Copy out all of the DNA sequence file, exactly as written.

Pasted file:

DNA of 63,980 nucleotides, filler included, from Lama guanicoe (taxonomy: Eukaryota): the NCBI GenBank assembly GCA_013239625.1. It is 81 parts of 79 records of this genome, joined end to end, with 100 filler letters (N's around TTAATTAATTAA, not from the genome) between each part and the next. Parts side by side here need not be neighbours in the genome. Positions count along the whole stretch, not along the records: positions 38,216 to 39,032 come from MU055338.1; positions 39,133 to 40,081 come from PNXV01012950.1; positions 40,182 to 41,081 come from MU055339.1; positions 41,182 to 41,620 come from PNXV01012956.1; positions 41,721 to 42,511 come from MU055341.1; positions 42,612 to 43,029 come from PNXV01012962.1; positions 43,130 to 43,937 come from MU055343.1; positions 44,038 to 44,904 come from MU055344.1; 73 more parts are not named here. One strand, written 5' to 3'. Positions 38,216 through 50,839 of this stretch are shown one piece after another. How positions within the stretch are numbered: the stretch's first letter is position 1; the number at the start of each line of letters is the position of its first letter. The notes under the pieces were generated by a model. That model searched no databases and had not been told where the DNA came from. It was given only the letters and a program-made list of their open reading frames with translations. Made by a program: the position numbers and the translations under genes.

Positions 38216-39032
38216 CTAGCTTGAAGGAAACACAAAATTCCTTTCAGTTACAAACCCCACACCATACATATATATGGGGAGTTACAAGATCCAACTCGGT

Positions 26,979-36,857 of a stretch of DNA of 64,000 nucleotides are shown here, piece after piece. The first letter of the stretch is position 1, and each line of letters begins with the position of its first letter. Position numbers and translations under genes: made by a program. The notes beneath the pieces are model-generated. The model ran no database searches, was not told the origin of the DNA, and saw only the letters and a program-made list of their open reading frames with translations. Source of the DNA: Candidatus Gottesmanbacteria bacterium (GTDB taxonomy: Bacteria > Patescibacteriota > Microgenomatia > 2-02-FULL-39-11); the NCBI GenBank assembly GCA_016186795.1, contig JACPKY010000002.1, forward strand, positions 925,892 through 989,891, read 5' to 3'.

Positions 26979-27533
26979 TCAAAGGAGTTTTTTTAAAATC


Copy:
DNA of 63,980 nucleotides, filler included, from Lama guanicoe (taxonomy: Eukaryota): the NCBI GenBank assembly GCA_013239625.1. It is 81 parts of 79 records of this genome, joined end to end, with 100 filler letters (N's around TTAATTAATTAA, not from the genome) between each part and the next. Parts side by side here need not be neighbours in the genome. Positions count along the whole stretch, not along the records: positions 38,216 to 39,032 come from MU055338.1; positions 39,133 to 40,081 come from PNXV01012950.1; positions 40,182 to 41,081 come from MU055339.1; positions 41,182 to 41,620 come from PNXV01012956.1; positions 41,721 to 42,511 come from MU055341.1; positions 42,612 to 43,029 come from PNXV01012962.1; positions 43,130 to 43,937 come from MU055343.1; positions 44,038 to 44,904 come from MU055344.1; 73 more parts are not named here. One strand, written 5' to 3'. Positions 38,216 through 50,839 of this stretch are shown one piece after another. How positions within the stretch are numbered: the stretch's first letter is position 1; the number at the start of each line of letters is the position of its first letter. The notes under the pieces were generated by a model. That model searched no databases and had not been told where the DNA came from. It was given only the letters and a program-made list of their open reading frames with translations. Made by a program: the position numbers and the translations under genes.

Positions 38216-39032
38216 CTAGCTTGAAGGAAACACAAAATTCCTTTCAGTTACAAACCCCACACCATACATATATATGGGGAGTTACAAGATCCAACTCGGT

Positions 26,979-36,857 of a stretch of DNA of 64,000 nucleotides are shown here, piece after piece. The first letter of the stretch is position 1, and each line of letters begins with the position of its first letter. Position numbers and translations under genes: made by a program. The notes beneath the pieces are model-generated. The model ran no database searches, was not told the origin of the DNA, and saw only the letters and a program-made list of their open reading frames with translations. Source of the DNA: Candidatus Gottesmanbacteria bacterium (GTDB taxonomy: Bacteria > Patescibacteriota > Microgenomatia > 2-02-FULL-39-11); the NCBI GenBank assembly GCA_016186795.1, contig JACPKY010000002.1, forward strand, positions 925,892 through 989,891, read 5' to 3'.

Positions 26979-27533
26979 TCAAAGGAGTTTTTTTAAAATC